[guest post by JVW]
In a surprise move, the Ninth Circuit Court of Appeals on Wednesday refused to overturn an injunction by a San Diego district court which prevented the state of California from enforcing its ban on firearm magazines holding more than ten bullets. The law banning the “high capacity” magazines had been passed by the California Legislature and signed by Governor Jerry Brown in 2016, and officially was to be enforced starting July 1 of last year, but had been blocked by the ruling from U.S. District Judge Roger Benitez shortly before it was to go into effect. Under the law, gun owners were supposed to voluntarily surrender their now-illegal magazines to law enforcement officers.
The decision by a three-judge panel in the Ninth Circuit was two to one in support of the injunction. Judge Benitez’s original ruling had sensibly declared that “a final decision will take too long to offer relief, and because the statute will soon visit irrevocable harm on Plaintiffs and all those similarly situated a state-wide preliminary injunction is necessary and justified to maintain the status quo.” In yesterday’s ruling, Judge N. Randy Smith (appointed by G.W. Bush) and Judge Deborah A. Batts, sitting by designation from the Southern District of New York (I didn’t know they used visiting judges to cover vacancies), determined that Judge Benitez was well within judicial discretion in suggesting that plaintiffs could suffer irrevocable harm from the ban as well as in his assertion that under the Heller decision a magazine which holds more than ten bullets could be considered protected by the Second Amendment.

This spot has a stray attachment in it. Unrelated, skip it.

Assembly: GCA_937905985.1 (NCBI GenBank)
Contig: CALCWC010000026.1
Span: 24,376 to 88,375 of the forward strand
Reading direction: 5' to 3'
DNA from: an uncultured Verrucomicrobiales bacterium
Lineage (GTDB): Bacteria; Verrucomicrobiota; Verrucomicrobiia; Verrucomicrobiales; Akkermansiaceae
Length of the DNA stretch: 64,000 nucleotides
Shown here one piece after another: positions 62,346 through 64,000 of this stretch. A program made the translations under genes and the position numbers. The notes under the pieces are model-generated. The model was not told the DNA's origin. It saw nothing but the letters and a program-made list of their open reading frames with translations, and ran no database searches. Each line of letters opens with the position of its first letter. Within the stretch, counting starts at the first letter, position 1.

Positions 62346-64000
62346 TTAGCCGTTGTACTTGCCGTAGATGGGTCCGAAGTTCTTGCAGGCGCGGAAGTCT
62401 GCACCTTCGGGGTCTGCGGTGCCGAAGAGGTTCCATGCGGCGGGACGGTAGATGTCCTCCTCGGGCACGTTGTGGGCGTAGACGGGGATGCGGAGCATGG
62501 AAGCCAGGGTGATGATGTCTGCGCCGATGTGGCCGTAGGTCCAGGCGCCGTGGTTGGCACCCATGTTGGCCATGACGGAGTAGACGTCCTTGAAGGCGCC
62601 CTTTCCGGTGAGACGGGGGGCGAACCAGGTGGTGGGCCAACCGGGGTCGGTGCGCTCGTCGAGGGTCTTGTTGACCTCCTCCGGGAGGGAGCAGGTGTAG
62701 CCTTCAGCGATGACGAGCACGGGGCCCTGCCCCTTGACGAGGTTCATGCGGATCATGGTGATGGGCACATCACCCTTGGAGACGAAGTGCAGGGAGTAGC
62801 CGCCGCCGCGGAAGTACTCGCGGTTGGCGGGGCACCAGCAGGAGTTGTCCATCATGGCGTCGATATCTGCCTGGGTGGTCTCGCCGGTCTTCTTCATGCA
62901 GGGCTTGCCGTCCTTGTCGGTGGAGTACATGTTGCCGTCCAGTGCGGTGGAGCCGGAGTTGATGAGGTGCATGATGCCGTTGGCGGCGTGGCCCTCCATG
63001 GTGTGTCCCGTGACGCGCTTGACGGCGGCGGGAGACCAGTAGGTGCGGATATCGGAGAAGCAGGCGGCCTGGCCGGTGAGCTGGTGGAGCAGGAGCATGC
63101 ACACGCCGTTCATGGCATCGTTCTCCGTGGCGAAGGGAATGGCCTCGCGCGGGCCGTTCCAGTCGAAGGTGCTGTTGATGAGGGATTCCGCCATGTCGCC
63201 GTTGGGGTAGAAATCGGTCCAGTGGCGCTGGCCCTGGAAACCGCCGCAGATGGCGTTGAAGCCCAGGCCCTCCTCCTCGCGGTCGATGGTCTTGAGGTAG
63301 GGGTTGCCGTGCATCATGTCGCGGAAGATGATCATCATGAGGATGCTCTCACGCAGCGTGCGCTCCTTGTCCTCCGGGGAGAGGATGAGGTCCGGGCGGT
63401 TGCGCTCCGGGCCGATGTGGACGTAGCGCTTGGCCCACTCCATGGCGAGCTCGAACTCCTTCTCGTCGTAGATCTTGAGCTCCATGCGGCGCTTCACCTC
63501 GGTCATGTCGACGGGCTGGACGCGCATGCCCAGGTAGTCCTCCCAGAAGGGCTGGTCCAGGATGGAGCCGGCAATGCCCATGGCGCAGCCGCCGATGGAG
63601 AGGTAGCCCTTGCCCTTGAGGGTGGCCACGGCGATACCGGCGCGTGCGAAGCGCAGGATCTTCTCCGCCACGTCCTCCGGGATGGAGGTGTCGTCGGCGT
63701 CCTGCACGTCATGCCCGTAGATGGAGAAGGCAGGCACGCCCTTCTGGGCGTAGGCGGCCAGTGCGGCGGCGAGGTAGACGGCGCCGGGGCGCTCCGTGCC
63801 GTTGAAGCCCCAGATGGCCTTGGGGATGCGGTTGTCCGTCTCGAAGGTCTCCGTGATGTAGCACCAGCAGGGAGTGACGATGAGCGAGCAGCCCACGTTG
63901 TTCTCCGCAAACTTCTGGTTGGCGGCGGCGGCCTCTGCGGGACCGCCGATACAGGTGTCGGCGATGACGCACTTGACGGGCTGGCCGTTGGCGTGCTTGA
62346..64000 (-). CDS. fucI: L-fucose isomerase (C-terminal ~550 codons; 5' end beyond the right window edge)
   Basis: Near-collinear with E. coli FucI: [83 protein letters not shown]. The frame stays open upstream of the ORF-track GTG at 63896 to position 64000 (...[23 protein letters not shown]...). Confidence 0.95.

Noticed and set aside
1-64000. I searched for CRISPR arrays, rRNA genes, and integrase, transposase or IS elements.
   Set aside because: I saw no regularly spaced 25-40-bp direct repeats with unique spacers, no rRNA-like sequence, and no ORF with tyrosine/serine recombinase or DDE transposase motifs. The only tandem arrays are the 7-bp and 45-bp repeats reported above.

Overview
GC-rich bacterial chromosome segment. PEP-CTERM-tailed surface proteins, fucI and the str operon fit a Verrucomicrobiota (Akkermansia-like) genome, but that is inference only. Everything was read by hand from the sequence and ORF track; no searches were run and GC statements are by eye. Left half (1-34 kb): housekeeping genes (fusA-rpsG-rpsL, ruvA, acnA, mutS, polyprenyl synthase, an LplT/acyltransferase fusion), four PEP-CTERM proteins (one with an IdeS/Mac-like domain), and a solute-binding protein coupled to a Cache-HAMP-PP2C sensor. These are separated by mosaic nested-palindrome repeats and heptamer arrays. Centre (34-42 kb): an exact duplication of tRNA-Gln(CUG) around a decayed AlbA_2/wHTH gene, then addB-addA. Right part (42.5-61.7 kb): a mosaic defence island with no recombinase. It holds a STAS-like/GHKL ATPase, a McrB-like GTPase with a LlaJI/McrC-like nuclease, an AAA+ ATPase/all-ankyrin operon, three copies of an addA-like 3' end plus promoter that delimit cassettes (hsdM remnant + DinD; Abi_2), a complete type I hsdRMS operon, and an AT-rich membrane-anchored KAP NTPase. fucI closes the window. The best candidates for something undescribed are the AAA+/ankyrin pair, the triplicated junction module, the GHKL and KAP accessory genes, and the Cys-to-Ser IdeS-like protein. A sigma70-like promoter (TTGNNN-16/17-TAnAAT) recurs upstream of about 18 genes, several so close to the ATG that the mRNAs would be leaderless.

In dissent, Judge John Clifford Wallace, a 90-year-old Nixon appointee who puts the “senior” in Senior Circuit Judge, suggested that “the district court clearly misapplied intermediate scrutiny by refusing to credit relevant evidence that fairly supports the state’s rationale for its [large-capacity magazine] ban,” pointing to a Michael Bloomberg-funded Mayors Against Illegal Guns study from 2013 purporting to demonstrate that guns with magazines holding more than ten bullets lead to more lethal mass shootings. Judge Wallace also accused Judge Benitez of failing to reach the same conclusions that another district court had reached in a similar case. But the two-judge majority would have none of that logic, dispensing with Wallace’s arguments in a pair of footnotes in the majority ruling and accusing Wallace of substituting his own discretion for that of the district judge.
While the magazine ban remains on hold, this case goes back to the district court for further ruling on the legality of the legislation. This case may very well end up back at the Ninth Circuit, and perhaps eventually at the Supreme Court.
* Kidding! Kidding!